The laptop ban, once the subject of so much rancor and debate, is fading fast and may disappear completely within a week.
The ban, initially covering nonstop flights by nine airlines to the U.S. from 10 Middle East airports, was imposed in March, presumably in response to intelligence suggesting that terrorists planned to hide explosives in the personal electronics devices of flyers traveling to the U.S.
Since then the list of banned airlines has been shrinking as the carriers improved their security-screening procedures and received approval from the U.S. Department of Homeland Security to allow passengers to resume carrying onboard their personal electronics devices when flying nonstop to the U.S. from the carriers’ respective flight hubs.
Over the weekend, Royal Jordanian and Kuwait Airways became the fifth and sixth airlines to receive the DHS’s blessings to allow U.S.-bound travelers to fly with their laptops and other devices, following in the footsteps of Abu Dhabi-based Etihad, Dubai-based Emirates, Doha-based Qatar, and Istanbul-based Turkish Airlines.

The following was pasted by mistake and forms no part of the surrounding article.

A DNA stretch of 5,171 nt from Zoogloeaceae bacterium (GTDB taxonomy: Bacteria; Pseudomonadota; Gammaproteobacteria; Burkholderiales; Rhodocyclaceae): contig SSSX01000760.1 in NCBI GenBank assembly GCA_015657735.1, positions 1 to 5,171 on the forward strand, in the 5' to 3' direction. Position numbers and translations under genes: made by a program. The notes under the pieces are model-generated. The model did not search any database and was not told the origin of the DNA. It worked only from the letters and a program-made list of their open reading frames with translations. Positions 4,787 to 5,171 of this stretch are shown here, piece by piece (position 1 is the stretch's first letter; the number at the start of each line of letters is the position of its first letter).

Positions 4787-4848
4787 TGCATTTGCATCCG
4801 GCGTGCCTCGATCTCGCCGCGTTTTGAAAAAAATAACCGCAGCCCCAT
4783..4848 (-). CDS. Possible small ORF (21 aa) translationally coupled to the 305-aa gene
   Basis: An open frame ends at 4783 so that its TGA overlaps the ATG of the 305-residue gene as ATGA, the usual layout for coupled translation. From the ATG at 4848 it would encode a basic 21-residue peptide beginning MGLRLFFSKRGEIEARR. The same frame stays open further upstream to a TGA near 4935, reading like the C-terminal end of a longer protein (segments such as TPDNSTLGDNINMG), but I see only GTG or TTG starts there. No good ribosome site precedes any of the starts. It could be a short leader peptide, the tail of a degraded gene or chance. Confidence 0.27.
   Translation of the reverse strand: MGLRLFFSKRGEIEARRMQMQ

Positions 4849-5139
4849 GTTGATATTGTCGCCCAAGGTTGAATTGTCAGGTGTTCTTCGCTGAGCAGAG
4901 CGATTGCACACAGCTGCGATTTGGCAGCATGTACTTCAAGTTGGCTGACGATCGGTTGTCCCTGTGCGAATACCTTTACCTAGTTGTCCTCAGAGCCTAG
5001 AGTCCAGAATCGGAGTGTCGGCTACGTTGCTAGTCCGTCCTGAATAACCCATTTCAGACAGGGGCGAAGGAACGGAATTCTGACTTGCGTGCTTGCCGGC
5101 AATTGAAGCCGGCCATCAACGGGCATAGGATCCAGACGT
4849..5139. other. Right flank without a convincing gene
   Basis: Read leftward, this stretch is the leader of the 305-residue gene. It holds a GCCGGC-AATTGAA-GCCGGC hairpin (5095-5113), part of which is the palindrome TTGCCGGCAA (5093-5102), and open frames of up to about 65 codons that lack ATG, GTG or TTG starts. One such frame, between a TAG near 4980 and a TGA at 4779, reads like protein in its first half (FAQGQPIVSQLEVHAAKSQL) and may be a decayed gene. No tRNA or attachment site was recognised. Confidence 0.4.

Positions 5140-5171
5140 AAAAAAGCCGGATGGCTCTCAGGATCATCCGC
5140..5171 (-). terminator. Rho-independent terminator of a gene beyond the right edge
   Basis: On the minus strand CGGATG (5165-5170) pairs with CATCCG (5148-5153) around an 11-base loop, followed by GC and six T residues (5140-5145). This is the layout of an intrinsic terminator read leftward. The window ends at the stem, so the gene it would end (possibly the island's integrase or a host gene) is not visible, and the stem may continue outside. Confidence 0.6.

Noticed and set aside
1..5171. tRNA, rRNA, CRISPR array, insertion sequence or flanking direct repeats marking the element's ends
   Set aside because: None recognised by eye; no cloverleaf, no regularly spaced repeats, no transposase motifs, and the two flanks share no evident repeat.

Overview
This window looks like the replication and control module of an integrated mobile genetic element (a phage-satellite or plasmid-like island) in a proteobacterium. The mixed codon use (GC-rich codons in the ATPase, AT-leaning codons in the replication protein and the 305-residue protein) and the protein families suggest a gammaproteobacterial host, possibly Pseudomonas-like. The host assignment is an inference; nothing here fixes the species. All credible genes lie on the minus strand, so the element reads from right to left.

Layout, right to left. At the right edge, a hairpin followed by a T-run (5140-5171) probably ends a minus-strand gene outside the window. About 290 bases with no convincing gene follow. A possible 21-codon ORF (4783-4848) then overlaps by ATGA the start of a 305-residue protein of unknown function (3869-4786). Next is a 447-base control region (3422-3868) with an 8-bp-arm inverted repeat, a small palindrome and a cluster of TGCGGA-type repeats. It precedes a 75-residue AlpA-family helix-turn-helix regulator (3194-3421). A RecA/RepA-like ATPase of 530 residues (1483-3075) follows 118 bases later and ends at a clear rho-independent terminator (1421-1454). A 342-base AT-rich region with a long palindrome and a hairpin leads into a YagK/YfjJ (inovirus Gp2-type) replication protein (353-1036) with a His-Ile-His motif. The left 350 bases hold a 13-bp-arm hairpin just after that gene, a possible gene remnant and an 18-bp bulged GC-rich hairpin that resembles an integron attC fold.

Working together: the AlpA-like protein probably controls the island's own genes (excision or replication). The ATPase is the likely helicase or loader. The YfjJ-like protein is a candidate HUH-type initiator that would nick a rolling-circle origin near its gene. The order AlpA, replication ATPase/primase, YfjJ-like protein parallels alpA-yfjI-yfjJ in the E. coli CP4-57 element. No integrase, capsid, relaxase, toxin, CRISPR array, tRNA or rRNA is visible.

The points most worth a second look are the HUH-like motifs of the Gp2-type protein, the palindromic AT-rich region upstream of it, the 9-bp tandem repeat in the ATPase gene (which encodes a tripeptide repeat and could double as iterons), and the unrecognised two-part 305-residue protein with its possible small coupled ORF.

Then, on July 12, Egyptair announced that its nonstop flights from Cairo to the U.S. had been approved.
And today, July 13, Royal Air Maroc’s flights from Casablanca, Morocco, have been exempted from the ban as well.
The ban remains in place for nonstop flights to the U.S. from two airports: Jeddah and Riyadh, Saudi Arabia. But although unconfirmed by U.S. security officials, Saudia, the flag carrier of Saudi Arabia, said it expects Jeddah and Riyadh to meet DHS screening standards and be excluded from the ban “on or before July 19.”
So by the end of next week, if not sooner, the ban on U.S. flights may be over. A ban on personal electronics on flights to the U.K. from several Middle East countries remains in effect.
The ban has been the object of considerable controversy, with critics lambasting the policy as neither necessary nor effective. In particular, it’s been pointed out that terrorists can easily avoid the ban by utilizing connecting flight to the U.S., rather than flying on the restricted nonstops.
With the affected airlines and airports rushing to upgrade their security screening to meet DHS requirements, the controversy and the criticism will soon be moot. Which means more comfort and convenience for flyers, if not more security.
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After 20 years working in the travel industry, and 15 years writing about it, Tim Winship knows a thing or two about travel. Follow him on Twitter @twinship.